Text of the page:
The past four years have been a horrifying look into what can happen when we elect leaders who have nothing but animus towards people who are part of our families, communities, and this country. The horrors we saw these last four years were merely a weaponization of an immigration system that has been designed to penalize and exclude Black and Brown people.  From the so-called “Muslim ban” to turning away asylum seekers to separating families and locking children in cages, the pain and inhumanity inflicted upon so many represented the worst of America. 

This last year, we helped clients seek accountability from local police departments who engage in racial profiling and collude with ICE, fought to save lives and free medically vulnerable people from civil immigration detention, and stopped the deportation of a teenager ICE tried to remove in the middle of the night. 

While there were rampant issues with civil immigration detention before the pandemic, with the spread of COVID-19, immigration detention threatened to be a death sentence for people who are medically vulnerable. This is why, since March, we’ve fought to free medically vulnerable people from ICE detention in Pennsylvania, where it is impossible to practice physical distancing or even have access to basic protective gear like masks. To date, we’ve filed two federal civil rights lawsuits against ICE, one on March 24 that freed 13 medically vulnerable people, and one in early April that freed 21 medically vulnerable people.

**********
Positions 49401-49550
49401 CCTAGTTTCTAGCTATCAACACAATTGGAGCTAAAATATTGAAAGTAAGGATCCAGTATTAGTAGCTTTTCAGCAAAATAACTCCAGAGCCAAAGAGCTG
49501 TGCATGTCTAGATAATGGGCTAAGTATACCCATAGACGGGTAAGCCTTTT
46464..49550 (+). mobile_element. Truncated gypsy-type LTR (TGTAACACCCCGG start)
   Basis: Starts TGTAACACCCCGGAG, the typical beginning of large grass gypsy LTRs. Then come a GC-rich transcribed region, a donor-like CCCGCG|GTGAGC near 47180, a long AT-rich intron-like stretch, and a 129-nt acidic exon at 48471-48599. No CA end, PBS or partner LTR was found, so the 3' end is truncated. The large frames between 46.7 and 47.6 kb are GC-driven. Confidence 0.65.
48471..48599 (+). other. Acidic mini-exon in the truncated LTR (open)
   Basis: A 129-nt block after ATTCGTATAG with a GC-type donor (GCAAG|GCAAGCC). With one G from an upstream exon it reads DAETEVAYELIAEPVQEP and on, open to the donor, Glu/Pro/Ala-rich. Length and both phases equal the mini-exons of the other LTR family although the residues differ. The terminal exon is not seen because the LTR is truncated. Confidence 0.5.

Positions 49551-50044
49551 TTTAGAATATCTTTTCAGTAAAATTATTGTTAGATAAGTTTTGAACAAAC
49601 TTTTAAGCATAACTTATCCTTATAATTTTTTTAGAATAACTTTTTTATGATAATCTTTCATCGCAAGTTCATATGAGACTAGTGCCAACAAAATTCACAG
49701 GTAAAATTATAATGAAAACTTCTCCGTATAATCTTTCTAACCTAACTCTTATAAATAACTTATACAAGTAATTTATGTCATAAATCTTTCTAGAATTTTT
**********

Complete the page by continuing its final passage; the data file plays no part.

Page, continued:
Our work in these cases continues, as we fight to free more medically vulnerable people: we have three clients who have yet to be released. Our fight also continues because the federal government has fought tooth and nail to overturn the rulings ordering our clients’ release and subject our clients to re-detention at facilities that have all experienced (or are still experiencing) COVID-19 outbreaks.  

In May, we filed yet another federal lawsuit against ICE that sought more transparency in how ICE officers document and justify the grounds on which they detain people. With a record of racial profiling and a history of terrozing people across the commonwealth, the lawsuit demanded that ICE stop operating as secret police.

Finally, as mentioned above, an unexpected Saturday night call to legal director Vic Walczak to prevent the detention and deportation of a teenager from Guatemala who was in Pittsburgh without any family or friends is a tale of legal twists and turns worthy of short fiction. Vic’s recounting of that night is worth a read as much as it is a sad reflection on ICE’s sheer viciousness over the past four years.

Even if some of ICE’s terrifying tactics ease in the coming months, we cannot go back to the status quo before Trump. That is why we will continue to fight for the rights of immigrants, including ending the ICE detention machine.